Wednesday, August 04, 2010

A response to the supposed "Death of the LMS" question

It seems very trendy to ask this question currently, but in my view the debate is not very objective. Market pundits often link the discussion of potential demise of LMS to the growth in interest in informal and social learning, defining the LMS as a tool that's relevant only to formal. Other big advocates of the "no LMS" world are often vendors whose vested interests lie in alternative solutions. Neither of these is to my mind a convincing argument.

So what's the reality? We do a lot of research in FTSE100 companies and similar organisations. The reality is that the major business drivers for an LMS within these companies are not just intact, they are increasing. Regulatory and compliance pressure has increased not decreased. Pressure on efficient operational processes has increased not decreased. The importance of talent and capability has increased not decreased. All of these drivers reinforce the need for coherent and automated management processes for learning, and therefore the need for an LMS.

The pressure in most corporates is actually to consolidate their LMSs, as most of them have multiple solutions in different units and geographies, and to better align the processes of the LMS to a 21st century learning model. That means more than just classroom training and click-and-turn e-learning content. The majority of our clients want to adopt informal learning, but this is an add-on, not a replacement for their formal learning. Of course some existing formal courses can get replaced by more efficient and effective informal approaches, but the majority cannot and will not.

The other argument that gets raised against the LMS is that of "tracking". The view seems to be that when a course was formal we wanted to track and report it, but if its informal we don't. If we don't want to track it, we don't need an LMS. Or at least that's the argument. Personally, I think this is rubbish. The entire Internet is tracked. Doesn't matter whether its a PDF, a youtube video, a page of html or an entry in a discussion forum, its always tracked.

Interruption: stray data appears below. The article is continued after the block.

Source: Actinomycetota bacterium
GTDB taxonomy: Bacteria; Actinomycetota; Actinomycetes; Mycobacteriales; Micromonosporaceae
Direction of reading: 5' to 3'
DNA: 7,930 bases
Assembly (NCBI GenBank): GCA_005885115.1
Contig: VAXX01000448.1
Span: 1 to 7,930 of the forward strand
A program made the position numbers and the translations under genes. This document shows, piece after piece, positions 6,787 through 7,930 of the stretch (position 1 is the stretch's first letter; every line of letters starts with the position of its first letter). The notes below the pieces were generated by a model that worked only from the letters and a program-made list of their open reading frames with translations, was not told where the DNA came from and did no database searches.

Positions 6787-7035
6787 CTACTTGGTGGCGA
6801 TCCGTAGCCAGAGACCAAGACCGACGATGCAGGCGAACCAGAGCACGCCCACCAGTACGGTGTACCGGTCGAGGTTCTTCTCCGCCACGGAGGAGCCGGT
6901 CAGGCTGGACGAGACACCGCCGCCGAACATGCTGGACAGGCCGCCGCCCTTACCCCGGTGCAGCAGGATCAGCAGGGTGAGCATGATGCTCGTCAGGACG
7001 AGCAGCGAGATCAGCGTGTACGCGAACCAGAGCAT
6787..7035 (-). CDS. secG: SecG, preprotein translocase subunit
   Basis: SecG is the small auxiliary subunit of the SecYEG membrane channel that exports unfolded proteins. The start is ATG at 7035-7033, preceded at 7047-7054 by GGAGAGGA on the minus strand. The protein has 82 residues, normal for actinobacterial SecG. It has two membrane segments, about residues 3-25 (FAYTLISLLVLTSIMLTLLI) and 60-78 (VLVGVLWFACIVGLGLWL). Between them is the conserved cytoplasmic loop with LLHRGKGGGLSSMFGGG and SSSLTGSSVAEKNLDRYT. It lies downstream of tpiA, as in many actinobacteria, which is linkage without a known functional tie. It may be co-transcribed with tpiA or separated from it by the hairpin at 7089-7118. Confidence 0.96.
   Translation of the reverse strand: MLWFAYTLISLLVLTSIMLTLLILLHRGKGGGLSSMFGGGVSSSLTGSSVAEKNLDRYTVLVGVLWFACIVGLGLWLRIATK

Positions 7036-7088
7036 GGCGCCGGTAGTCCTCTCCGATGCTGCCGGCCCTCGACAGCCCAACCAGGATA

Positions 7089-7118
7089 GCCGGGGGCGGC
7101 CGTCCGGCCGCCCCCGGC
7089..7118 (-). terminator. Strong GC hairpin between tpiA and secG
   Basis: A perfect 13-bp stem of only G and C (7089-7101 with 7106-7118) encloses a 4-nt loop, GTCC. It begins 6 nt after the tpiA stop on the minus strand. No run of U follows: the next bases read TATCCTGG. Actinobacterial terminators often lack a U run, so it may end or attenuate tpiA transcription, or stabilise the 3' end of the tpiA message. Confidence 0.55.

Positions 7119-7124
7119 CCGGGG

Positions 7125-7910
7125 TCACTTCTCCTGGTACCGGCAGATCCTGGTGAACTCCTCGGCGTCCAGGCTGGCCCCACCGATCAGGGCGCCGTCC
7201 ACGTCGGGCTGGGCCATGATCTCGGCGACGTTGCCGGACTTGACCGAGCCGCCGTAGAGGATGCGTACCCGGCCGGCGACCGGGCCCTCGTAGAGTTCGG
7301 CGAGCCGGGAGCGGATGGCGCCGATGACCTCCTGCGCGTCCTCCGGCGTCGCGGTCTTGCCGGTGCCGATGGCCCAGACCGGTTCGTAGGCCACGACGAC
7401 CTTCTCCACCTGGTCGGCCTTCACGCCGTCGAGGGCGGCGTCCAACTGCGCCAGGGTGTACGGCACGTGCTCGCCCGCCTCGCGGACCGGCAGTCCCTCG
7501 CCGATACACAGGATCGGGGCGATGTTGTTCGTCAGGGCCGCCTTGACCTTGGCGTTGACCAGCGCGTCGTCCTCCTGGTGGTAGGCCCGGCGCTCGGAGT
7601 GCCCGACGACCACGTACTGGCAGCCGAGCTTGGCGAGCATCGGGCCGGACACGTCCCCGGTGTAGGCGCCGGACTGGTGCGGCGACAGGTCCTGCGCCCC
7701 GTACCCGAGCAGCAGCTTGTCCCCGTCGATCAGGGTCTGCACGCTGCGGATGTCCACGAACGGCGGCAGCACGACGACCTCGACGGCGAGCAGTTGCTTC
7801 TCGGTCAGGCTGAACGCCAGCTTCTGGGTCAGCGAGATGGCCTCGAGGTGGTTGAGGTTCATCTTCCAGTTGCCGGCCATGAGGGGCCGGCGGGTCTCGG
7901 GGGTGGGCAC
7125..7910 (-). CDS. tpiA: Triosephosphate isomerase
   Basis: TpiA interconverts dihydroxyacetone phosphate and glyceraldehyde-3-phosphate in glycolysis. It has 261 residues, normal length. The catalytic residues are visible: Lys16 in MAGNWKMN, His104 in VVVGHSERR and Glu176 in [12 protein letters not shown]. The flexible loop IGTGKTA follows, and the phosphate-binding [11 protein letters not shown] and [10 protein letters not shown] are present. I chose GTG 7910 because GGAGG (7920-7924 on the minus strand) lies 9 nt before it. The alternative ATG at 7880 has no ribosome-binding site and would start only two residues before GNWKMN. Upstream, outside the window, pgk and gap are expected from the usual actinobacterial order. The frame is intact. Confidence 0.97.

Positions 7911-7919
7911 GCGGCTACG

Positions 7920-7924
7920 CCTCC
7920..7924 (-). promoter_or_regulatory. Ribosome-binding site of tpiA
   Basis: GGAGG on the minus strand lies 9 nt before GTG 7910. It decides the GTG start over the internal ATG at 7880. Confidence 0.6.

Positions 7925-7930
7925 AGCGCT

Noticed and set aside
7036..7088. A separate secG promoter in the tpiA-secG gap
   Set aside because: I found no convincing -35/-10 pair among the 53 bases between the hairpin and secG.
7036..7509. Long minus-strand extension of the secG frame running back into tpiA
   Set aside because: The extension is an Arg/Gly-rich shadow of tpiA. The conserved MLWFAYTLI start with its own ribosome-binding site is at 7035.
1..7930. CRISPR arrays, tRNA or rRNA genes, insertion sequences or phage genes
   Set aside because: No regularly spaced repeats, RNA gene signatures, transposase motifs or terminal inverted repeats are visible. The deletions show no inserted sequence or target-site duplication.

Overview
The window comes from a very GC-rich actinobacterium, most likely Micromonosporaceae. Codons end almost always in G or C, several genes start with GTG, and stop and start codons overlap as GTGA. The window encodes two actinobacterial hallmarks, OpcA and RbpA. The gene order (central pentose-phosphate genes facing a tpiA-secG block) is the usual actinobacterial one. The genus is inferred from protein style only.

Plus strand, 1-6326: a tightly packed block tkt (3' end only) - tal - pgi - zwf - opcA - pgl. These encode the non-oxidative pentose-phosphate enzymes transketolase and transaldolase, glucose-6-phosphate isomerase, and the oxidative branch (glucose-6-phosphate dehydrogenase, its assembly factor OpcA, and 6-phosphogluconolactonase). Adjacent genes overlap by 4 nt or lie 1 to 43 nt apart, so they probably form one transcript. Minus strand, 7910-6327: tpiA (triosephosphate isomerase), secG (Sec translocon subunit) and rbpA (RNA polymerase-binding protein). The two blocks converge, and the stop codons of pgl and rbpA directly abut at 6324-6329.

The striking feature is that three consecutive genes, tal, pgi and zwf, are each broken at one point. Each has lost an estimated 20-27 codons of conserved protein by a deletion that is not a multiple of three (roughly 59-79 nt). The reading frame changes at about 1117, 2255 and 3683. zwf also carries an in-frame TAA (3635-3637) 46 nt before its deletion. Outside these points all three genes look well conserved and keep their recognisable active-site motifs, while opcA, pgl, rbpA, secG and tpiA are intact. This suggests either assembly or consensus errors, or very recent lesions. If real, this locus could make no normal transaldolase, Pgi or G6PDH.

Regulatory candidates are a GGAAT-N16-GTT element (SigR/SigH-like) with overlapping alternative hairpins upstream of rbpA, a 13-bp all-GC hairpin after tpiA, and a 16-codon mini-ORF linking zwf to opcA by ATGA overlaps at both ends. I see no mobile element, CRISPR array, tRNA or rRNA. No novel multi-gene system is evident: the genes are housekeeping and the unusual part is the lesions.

The question is not one of tracking at all - its really about purpose of tracking. It is right to say that the purpose of tracking is different between an informal learning resource and a formal course. But it was different anyway between a classroom event and an e-learning module. With informal learning, the purpose of tracking is to ensure relevance, to rate its value, and to sometimes to pay for it if its someone else's IP. These patterns of relevance and value help connect informal and formal learning. After all, this a continuum or ecosystem of learning, not completely separate worlds. All of these approaches have a place together, and ultimately LMS's have to adapt to this new reality, just as they had to adapt to e-learning and virtual classrooms.

Organisations will still need their LMS and the LMS vendors aren't going away - in fact despite the mergers and acquisitions, there are still probably more LMS companies now that ever. The needs of an LMS are changing though to reflect the change nature of learning. Whilst certain vendors may want you to think otherwise, the reality is different.